jellyfish

Showing 11 posts tagged jellyfish

Swim in a reef off the coast of Thailand’s Ko Phi Phi Ley where critically endangered Hawksbill turtles have a stronger population than in most places. Earth Touch cameraman Stewart Whitfield narrates his underwater adventure, observing glass fish, a flatworm, java rabbitfish, long-fin bannerfish, and this Hawksbill turtle as it snacks on a jellyfish.

In the archives: videos of more turtles and more jellies.

This Blue Button Jellyfish, or porpita porpita, is not actually a jellyfish. It’s a hydroid made up of individual zooids that float together at the water’s surface and each function differently: some eat, some reproduce, some defend, etc. From Coastal and Coral Culture:

Porpita porpita are hermaphrodites and have two main body structures.  The first part is the float which is a round disc like shape and is a golden-brown color. It is typically 1.5 inches wide or less, and has a single mouth underneath the float which is used for both the intake of nutrients and the dispersal of wastes. The second part is the hydroid colony (jellyfish like tentacles) that are bright blue, turquoise or yellow. Each strand is covered in branchlets and end in knobs of stinging calls called nematocysts.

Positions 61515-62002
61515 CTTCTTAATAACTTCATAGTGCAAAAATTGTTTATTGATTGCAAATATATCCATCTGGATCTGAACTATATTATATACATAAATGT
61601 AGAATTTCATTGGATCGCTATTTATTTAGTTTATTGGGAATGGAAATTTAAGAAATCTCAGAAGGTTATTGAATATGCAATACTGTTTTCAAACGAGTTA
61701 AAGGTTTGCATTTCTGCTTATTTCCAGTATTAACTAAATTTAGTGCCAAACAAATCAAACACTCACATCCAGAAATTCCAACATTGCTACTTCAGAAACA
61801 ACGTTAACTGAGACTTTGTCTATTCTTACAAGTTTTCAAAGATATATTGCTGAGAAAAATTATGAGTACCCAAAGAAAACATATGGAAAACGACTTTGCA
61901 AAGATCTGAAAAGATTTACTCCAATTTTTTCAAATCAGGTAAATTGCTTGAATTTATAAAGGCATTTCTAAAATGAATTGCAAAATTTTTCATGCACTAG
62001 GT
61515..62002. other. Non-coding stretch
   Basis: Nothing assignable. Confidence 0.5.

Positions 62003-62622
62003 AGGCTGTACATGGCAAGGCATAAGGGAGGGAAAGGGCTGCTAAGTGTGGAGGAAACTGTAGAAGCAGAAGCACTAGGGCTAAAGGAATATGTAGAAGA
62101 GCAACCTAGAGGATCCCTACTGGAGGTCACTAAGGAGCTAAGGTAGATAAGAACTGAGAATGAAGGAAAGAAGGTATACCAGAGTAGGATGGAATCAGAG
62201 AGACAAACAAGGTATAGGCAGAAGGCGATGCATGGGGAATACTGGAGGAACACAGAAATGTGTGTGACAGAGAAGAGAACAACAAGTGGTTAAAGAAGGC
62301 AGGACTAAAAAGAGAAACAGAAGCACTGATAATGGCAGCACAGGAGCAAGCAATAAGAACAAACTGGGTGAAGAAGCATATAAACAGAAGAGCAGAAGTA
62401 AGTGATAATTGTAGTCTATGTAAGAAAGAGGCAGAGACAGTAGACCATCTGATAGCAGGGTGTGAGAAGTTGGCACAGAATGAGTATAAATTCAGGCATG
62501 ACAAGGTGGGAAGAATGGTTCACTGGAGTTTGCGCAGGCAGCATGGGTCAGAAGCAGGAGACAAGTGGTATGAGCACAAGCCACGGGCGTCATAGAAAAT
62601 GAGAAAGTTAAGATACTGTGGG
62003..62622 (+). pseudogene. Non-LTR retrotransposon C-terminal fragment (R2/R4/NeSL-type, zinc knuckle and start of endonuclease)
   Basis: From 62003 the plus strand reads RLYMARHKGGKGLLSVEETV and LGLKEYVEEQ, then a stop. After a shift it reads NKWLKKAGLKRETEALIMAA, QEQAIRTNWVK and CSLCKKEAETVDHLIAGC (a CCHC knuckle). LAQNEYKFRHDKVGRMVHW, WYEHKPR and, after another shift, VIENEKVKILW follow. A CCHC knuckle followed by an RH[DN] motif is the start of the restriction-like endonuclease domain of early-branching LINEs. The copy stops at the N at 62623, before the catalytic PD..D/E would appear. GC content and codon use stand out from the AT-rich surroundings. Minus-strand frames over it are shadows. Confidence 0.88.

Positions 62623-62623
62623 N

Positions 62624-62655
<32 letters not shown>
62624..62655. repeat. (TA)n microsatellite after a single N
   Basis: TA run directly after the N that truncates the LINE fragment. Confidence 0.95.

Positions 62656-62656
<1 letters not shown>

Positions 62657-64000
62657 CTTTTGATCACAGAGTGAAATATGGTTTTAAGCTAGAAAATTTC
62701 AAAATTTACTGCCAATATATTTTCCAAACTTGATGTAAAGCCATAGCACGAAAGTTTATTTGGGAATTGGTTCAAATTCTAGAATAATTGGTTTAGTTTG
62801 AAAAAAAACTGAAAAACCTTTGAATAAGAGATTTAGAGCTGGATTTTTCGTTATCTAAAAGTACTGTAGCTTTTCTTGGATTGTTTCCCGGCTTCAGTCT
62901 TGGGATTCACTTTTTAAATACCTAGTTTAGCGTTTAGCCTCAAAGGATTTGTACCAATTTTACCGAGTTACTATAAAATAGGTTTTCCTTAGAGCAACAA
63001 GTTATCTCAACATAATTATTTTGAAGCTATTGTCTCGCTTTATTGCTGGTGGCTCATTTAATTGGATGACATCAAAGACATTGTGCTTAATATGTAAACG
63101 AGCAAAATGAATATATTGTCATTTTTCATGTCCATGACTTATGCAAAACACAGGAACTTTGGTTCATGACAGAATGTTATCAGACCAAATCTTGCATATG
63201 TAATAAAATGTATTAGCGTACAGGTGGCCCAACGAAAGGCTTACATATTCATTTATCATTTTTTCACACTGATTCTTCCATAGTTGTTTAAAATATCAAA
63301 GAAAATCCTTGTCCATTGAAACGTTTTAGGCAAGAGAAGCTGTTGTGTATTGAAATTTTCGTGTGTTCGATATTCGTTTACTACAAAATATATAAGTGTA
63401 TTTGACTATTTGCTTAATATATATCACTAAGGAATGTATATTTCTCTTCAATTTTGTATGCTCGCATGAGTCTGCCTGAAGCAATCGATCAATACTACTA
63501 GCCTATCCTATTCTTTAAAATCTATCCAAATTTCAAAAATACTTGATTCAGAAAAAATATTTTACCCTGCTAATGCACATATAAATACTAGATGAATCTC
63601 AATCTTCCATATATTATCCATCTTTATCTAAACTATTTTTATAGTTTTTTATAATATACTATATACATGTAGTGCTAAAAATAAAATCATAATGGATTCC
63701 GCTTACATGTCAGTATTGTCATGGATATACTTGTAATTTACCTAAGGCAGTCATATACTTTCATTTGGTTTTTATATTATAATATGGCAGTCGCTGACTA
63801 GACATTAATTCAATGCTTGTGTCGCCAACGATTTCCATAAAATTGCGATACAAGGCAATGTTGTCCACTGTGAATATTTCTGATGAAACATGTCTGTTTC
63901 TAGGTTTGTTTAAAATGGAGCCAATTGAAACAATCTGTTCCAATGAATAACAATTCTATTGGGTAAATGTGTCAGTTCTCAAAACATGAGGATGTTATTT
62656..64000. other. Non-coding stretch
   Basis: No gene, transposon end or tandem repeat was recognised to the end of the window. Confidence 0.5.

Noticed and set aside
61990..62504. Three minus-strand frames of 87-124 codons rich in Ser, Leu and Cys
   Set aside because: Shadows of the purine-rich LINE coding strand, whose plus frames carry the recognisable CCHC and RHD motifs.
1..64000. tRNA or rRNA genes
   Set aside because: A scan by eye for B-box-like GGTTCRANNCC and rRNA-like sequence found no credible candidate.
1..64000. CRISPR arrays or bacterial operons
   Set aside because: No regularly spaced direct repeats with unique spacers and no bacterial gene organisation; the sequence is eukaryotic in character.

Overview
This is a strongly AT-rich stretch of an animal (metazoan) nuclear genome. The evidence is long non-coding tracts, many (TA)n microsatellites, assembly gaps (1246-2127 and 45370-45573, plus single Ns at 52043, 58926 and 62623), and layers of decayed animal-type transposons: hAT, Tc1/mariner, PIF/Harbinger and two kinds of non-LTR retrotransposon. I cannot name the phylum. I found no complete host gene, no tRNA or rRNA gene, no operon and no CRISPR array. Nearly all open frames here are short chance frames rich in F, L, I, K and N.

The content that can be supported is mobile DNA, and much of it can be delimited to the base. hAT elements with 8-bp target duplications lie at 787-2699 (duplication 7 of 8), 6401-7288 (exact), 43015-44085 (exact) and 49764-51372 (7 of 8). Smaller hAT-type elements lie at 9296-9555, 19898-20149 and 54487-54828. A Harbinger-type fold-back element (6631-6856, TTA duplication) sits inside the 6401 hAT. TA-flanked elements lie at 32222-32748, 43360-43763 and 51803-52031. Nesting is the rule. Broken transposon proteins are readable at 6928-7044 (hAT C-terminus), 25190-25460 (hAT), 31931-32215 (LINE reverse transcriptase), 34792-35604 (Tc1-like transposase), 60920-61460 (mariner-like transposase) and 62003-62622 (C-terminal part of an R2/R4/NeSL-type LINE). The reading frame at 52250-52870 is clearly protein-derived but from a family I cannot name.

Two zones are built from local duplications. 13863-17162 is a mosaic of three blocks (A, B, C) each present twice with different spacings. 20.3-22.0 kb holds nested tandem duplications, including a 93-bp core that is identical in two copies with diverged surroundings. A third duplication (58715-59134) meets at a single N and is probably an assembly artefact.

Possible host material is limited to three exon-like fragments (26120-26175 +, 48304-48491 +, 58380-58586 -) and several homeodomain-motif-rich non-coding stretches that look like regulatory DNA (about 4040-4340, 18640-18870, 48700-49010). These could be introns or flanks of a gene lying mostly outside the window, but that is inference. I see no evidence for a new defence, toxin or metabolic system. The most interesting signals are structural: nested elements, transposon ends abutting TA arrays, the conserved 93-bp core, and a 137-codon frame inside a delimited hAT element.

Porpita porpita stings usually do not hurt but can cause skin irritation. They have gaseous bodies which allow them to float on the surface and are propelled by wind and ocean currents.

There are actual jellyfish and other types of marine life in the archives. 

From KQED Quest, the challenges and new research being explored by marine biologists that breed, collect and care for jellyfish and siphonophores at the Monterey Bay Aquarium in California.

Learn more about the diverse family tree of jelly-like creatures in this beautiful HD video from the Aquarium’s Research Institute, or watch more about marine biology.

A preview from The Deep Sea, ep11 of the BBC’s Nature’s Microworlds

Steve Backshall takes us to a place few have ever visited - the deep sea. 99 per cent of the space on Earth inhabited by life is under the ocean and almost 90 per cent of this is deeper than a kilometre, a place of perpetual darkness and crushing pressure. Far from being lifeless, the vast inner space of our planet contains an extraordinary array of beautiful and bizarre creatures, from 40m-long jellyfish to grotesque angler fish and vampire squid. Our journey from the sunlit surface waters to the deepest reaches of the abyss reveals how life persists in such a hostile world.